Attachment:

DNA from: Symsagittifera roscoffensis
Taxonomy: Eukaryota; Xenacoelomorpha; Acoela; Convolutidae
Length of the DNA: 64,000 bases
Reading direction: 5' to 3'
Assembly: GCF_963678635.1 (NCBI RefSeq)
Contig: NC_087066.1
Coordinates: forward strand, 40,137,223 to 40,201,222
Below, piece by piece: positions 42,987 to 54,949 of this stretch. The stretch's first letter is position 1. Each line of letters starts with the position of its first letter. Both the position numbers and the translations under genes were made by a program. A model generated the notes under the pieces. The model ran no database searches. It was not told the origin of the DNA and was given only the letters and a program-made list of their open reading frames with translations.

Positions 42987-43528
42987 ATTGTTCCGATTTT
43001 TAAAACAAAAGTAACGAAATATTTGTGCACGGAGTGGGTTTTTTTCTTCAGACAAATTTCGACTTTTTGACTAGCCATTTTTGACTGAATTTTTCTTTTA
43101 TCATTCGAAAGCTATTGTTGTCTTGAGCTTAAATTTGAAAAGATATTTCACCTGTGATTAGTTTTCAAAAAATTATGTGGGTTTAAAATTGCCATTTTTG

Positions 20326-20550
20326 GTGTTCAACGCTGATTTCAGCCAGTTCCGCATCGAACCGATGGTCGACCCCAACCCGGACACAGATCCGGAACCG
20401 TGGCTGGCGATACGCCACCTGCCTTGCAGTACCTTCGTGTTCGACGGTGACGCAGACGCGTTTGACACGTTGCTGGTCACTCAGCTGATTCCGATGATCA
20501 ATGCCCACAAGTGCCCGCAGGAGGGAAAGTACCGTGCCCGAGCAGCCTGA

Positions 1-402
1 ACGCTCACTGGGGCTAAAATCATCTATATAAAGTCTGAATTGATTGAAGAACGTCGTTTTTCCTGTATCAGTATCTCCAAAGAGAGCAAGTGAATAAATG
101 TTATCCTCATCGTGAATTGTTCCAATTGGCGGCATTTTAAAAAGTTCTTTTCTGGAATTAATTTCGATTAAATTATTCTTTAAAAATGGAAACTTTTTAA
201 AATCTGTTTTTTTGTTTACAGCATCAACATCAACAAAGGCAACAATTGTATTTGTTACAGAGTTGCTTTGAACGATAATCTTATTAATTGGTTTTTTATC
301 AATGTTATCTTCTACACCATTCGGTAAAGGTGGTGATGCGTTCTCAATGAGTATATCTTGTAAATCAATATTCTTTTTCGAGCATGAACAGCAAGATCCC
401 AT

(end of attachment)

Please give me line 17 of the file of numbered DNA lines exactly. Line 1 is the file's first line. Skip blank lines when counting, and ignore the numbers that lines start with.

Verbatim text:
Positions 1-402